Also in 1986, Tsui found John Woo depressed and drinking too much, his career floundering, and produced his dream project, A Better Tomorrow, which became a massive hit, made Chow Yun-fat a superstar, and launched the “heroic bloodshed” cycle of gangster films. Tsui and Woo fell out over the editing of that film’s 1987 sequel, though, but unhappily worked together again on Woo’s 1989 masterpiece The Killer. When it came time to make A Better Tomorrow III (later in 1989), Tsui went off and made it on his own, leaving Woo to direct his version of the story for another company under the title Bullet in the Head. The difference between the two films neatly shows the primary differences between Woo and Tsui as directors: Tsui’s film is female-centered, with Anita Mui playing a badass woman who shows Chow Yun-fat not only how to shoot a gun, but inspires his iconic outfit (trenchcoat, sunglasses, matchstick); Woo’s epic is a tale of brotherhood gone bad, the only woman an object to be rescued by our heroes. Woo’s film is a Catholic tale of blood and guilt, his characters’ anguish externalized in pop music and fluttering doves, tears and car chases and handguns that never need to be reloaded. Tsui’s is relentlessly materialist, his characters not avatars for Good or Evil or Greed or Betrayal, but living humans with conflicting motives and complex personalities.
At the same time he was working (more or less) with Woo, Tsui produced A Chinese Ghost Story. Directed by Ching Siu-tung and starring Leslie Cheung and Joey Wang, it’s an adaptation of a story from the 17th century collection Strange Tales from a Chinese Studio. Tsui and Ching bring this venerable material into the present with advanced special effects and a cock-eyed sense of humor and horror inspired by Sam Raimi’s Evil Dead series. It was another critical and popular hit and inspired a series of sequels, including, a decade later, one of the first Chinese animated films to incorporate 3D CGI. In 1988, Tsui produced Johnnie To’s first contemporary crime film, The Big Heat, which wasn't very successful but gave a glimpse of To's theretofore unrealized talents; and in 1990, he attempted to revive King Hu’s career with The Swordsman. It didn’t work: Hu walked out before filming even began and the film was finished by Tsui and Raymond Lee (with an assist from Ann Hui and others). Its highly popular sequels, Swordsman II and Swordsman III: The East is Red, were produced by Tsui and directed by Ching Siu-tung, and featured Brigitte Lin’s iconic Asia the Invincible, a kung-fu master whose drive for perfection changes them from a man to a woman. Tsui’s most sophisticated fantasy wuxia was 1993’s Green Snake, a reimagining of the legend of two snake sisters whose kung fu is so advanced they become human. The typical story follows the White Snake, who becomes infatuated with a young monk, but Tsui focuses on the other, whose interactions with a fanatical monk convince her that being human, with its irrational rules and sexist establishment, is actually much worse than being a snake.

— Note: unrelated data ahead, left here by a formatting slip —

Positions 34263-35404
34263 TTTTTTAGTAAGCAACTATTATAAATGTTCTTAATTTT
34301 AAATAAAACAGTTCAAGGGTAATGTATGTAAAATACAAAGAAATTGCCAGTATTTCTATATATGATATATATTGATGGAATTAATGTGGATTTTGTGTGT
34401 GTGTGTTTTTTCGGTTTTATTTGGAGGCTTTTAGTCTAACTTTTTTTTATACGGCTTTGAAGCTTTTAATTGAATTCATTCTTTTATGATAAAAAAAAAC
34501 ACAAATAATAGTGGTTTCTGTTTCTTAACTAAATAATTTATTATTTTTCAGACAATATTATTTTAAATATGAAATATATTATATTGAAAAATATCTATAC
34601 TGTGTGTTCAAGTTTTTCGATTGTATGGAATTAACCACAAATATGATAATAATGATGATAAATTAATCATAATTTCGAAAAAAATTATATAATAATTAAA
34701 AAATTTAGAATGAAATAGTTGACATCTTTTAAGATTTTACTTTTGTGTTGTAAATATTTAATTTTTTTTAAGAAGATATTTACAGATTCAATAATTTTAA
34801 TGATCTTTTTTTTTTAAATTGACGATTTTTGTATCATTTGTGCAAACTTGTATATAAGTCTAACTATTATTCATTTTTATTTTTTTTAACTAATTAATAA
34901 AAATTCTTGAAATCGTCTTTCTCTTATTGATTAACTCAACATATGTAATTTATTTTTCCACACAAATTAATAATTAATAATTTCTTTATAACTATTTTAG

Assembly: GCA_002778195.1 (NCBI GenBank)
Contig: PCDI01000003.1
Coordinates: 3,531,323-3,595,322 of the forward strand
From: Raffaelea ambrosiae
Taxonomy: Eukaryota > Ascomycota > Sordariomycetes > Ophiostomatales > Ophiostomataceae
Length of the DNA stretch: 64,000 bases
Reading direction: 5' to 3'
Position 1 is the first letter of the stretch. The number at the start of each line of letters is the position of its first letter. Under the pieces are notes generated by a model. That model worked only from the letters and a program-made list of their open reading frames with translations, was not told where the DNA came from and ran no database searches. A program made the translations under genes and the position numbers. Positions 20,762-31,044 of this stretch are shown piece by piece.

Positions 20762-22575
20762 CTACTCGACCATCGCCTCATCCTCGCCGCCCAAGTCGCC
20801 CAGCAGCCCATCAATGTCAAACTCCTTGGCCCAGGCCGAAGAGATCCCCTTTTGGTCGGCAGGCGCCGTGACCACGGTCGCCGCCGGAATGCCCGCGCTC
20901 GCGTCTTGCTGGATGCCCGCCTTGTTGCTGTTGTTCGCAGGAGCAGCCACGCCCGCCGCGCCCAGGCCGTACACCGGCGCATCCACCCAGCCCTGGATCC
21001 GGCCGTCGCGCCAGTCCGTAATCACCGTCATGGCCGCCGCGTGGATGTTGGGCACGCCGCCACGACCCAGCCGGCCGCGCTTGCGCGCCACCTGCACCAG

As generic reinventions go, Tsui’s most important came in 1991 with Once Upon a Time in China, a new take on folk hero Wong Fei-hung, subject of over a hundred films since the 1950s. A massive hit, the film inspired five sequels, made Jet Li a superstar, and almost single-handedly revived the period kung-fu film, all but forgotten in the late ’80s after the collapse of Shaw Brothers and overshadowed by policiers and fantasy films. More than that, the Once Upon a Time in China films (along with their prequel spin-off Iron Monkey) present the fullest expression of Tsui’s Fordian vision of Hong Kong’s past, a desire to reconcile the conflicting forces that threaten to tear the colony apart, trapped as it is between the modern West and the traditional East. Tsui’s Wong is an upstanding young man of Confucian virtue who must do battle with imperialists enslaving Chinese workers, fanatical Boxers, corrupt government officials, and criminal gangs, while, with the help of his more Westernized friends, learning to adapt to new ways at the end of the 19th century. The in-betweenness of Hong Kong in the years between the 1984 Joint Declaration and the 1997 Handover is a powerful subtext of much of the colony’s cinema during that era, as in the apocalyptic action films of Ringo Lam. With these Wong Fei-hung films, Tsui seems almost hopeful that the contradictory forces might be reconciled.